An interesting observation was that, though the addition of bicarbonate of soda to green vegetables increased the rate of cooking, it made little difference to the losses.

If the housewife is eagerly endeavouring to retain that 3 per cent, of mineral salts, she will be pleased to know that the skins of potatoes almost completely prevent the outward diffusion of salts. She will thus content herself with scrubbing potatoes before cooking, and will congratulate herself that her family really prefers potatoes baked in their jackets to those roasted in the meat dish. But wait! The Doctor and his assistants found that the friendly potato loses nothing but water when cooked in air or fried in fat. So, as far as salts are concerned, chips and roast potatoes may still figure on the menu.

* * *

Still trying to conserve the 3 per cent., the housewife notes that when such vegetables as carrots, swedes, mushrooms and spinach are cooked in steam, they lose water, salts and other soluble materials. The rate and extent of this loss increases as the temperature is raised.

Another interesting point is that a large piece of vegetable loses less in proportion than a small piece. There-fore the housewife who cooks her cauliflower whole retains an infinitesimal amount of salts more than the careful cauliflower-cleaner who cuts her vegetable into small and easily inspected pieces—or perhaps cauliflower, owing to its branching nature, is not a good example of cooking in bulk.

* * *

The salt-chaser will be very careful to remove her vegetables from further loss in water as soon as they are cooked.

She will be glad to know that fresh vegetables, when soaked in cold water, lose only negligible amounts of salts, but she will be horrified at the thought that dried legumes (peas and haricot beans) lose from 5 to 50 per cent, of their more soluble contents in eight hours. She will make a vow never to soak her peas for eight hours, and will gloat over the percentages of salts she has saved for her family in the past by always using the water.

* * *

According to these experiments, then, the housewife need not worry over her method of cooking vegetables.

An interesting point in the report regarding green vegetables, is that the outer leaves, usually discarded, contain more salts than the inner leaves. So now you know the reason why white butterfly caterpillars, slugs and snails eat the outer leaves first.

* * *

Flowers For Decorating.

The warmth, of summer days affects cut flowers. They wilt, they droop, and the housewife finds herself raiding the garden afresh every day or so. She may even decide to have no page 60
(Rly. Publicity photo.) A pipe organ brought to New Zealand in 1828—one of the many rare exhibits in the Alexander Museum, Wanganui.

(Rly. Publicity photo.)
A pipe organ brought to New Zealand in 1828—one of the many rare exhibits in the Alexander Museum, Wanganui.

flowers about until the hot days are over. Her rooms will cry out for the delicate coolness of flowers. A knowledge of the correct treatment for cut flowers will enable her to satisfy herself and her home.

When cutting dahlia blooms, the garden should be raided in the early morning and a good length of stem secured. Dip the stalks in boiling water for several minutes. Other flowers which benefit from having stalks dipped in boiling water are asters, roses, sunflowers and poppies (all varieties).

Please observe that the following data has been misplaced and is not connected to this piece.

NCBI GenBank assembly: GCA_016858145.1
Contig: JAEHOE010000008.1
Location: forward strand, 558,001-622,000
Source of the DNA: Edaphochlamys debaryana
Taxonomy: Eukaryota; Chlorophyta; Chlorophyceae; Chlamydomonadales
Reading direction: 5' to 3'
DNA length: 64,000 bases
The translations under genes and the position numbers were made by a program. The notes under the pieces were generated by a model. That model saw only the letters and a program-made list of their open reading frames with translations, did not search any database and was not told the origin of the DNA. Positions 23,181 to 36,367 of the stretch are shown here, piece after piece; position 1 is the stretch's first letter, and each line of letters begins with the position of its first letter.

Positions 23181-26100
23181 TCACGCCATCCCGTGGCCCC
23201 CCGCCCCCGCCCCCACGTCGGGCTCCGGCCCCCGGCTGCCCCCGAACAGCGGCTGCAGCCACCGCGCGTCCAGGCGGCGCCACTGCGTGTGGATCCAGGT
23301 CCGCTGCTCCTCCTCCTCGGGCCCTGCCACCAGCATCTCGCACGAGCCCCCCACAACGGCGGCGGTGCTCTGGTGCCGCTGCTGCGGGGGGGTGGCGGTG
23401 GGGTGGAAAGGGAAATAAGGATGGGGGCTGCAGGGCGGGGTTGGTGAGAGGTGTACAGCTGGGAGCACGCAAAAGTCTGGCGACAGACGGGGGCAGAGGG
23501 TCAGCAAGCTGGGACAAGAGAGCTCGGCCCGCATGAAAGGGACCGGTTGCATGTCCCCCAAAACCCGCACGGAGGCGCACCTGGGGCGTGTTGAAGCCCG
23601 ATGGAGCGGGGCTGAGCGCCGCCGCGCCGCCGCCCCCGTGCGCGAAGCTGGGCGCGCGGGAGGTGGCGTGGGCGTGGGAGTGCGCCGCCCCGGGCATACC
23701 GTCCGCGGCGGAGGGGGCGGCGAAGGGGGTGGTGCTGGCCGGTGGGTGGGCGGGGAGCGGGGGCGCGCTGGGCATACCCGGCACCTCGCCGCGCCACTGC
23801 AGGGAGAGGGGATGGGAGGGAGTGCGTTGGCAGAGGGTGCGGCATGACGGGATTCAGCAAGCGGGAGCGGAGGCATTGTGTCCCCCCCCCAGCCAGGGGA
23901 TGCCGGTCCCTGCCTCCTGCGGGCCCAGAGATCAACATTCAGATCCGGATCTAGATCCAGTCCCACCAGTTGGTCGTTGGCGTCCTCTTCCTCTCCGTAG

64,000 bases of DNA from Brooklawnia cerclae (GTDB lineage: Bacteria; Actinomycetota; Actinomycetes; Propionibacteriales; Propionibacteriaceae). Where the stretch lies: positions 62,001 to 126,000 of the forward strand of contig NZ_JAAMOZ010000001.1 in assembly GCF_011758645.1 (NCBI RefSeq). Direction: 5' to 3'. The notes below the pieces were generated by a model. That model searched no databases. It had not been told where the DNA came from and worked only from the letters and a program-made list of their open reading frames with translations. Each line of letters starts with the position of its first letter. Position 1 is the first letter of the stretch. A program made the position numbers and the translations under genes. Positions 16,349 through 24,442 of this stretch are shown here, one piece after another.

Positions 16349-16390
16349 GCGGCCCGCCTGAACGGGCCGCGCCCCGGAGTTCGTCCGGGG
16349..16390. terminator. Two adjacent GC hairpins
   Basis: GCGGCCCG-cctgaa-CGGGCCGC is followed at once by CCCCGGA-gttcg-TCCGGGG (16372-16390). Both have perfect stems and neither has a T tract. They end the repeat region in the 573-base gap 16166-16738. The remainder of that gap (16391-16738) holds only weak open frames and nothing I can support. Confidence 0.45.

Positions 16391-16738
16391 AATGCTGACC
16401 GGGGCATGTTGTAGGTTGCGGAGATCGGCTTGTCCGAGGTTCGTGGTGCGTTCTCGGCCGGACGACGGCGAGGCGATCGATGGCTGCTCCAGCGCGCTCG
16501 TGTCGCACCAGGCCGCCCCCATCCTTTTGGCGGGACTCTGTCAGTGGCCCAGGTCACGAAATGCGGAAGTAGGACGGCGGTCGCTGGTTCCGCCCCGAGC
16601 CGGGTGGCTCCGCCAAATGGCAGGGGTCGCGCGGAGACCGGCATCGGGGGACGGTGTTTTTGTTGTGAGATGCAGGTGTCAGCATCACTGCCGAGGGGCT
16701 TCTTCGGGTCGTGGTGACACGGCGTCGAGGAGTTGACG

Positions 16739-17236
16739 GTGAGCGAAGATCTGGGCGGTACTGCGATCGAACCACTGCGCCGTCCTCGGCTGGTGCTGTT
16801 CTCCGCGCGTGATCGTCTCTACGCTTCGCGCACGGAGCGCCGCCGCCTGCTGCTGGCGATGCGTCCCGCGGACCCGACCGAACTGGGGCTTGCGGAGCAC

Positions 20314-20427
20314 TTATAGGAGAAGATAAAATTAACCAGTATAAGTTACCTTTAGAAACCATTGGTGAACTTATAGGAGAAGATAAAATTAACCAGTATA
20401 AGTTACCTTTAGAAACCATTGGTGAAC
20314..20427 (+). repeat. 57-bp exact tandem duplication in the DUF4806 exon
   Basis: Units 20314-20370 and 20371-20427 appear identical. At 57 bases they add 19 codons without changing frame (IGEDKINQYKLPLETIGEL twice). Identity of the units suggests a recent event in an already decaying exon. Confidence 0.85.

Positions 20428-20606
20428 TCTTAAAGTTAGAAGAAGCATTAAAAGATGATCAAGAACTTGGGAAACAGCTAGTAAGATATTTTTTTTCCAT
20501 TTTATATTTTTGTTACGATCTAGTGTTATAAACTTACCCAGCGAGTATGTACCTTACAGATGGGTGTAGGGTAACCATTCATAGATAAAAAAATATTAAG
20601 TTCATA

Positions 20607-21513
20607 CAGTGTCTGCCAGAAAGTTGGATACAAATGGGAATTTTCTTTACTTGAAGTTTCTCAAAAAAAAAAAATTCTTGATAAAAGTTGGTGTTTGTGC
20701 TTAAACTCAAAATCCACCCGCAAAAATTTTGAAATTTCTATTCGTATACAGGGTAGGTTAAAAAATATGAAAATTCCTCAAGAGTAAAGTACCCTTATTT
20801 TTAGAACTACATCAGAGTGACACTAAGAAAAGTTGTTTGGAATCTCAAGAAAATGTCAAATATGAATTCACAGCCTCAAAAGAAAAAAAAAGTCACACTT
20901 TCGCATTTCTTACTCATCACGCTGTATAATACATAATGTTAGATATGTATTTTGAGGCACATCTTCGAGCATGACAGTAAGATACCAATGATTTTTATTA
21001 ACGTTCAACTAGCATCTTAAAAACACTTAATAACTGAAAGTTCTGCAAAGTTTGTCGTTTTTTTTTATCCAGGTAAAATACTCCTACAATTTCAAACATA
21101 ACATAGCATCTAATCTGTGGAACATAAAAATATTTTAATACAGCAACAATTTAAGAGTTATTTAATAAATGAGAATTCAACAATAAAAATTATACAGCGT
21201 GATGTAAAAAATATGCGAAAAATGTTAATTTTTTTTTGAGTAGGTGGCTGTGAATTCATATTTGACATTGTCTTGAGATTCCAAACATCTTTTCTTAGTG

A useful treatment for such flowers as chrysanthemums, perennial phlox, celosia and salvia, is to recut the stems under water. Foliage of all kinds may also be treated in this way. The foliage should then be left lying in water for a short time before arranging.

Shrubs should have the stems bruised before arranging.

* * *

Sending Flowers by Post.

Sweet peas require special care. Cut them when the dew is off them and allow them to stand in water in a dark room for several hours. Wrap small bunches in thin wax tissue paper, and pack closely, but not too tightly in a strong cardboard or light wooden box.

For all flowers, boxes should be shallow, holding only two layers of flowers. The flowers, not full-blown, should be gathered early and stood in water for four hours. The “packing” in the box should consist of wax tissue paper, and not of cotton wool which takes moisture from the flowers. See that the flowers are packed firmly, as too much shaking in transit will ruin them.

* * *

Health Hints For The Hair.

Never irritate the skin and set up inflammation which harms the hair.

Move the scalp, not the fingers.

Wash the hair in soft water.

Massage tonic lotion into the hair daily.

Use a little shampoo, lather well and rinse well.

* * *

Raisin Biscuits.

1 cup raisins, chopped, 6ozs. butter, 2 cups flour, ½ cup sugar, 1 teaspoon baking power, little milk.

Cream butter and sugar. Add milk, then other ingredients. Roll fairly thin. (No. 5, about quarter hour).

These biscuits require to be buttered.

* * *

Reda Biscuits.

8 ozs. butter, 4 ozs. sugar, 2 cups flour, 2 teaspoons baking powder, 1 egg, pinch salt.

Cream butter and sugar, add egg, then flour and powder, and roll out as for shortbread. Cut into rounds and cook until light brown.

Fasten two together with jam and ice top. Decorate with chopped nuts.

* * *


3 eggs, 3 tablespoons flour, 1 teacup milk.

Beat whites and yolks separately. Make batter with yolks, flour and milk. Stand for an hour or two. Fold in stiffly beaten whites just before using the mixture.

* * *

Mock Cream.

½ cup milk, 1 dessertspoon cornflour. Cook and then cool. Then add quarter cup sugar and 1 oz. butter beaten to a cream. Whip until mixture is beautifully light. Flavour to taste.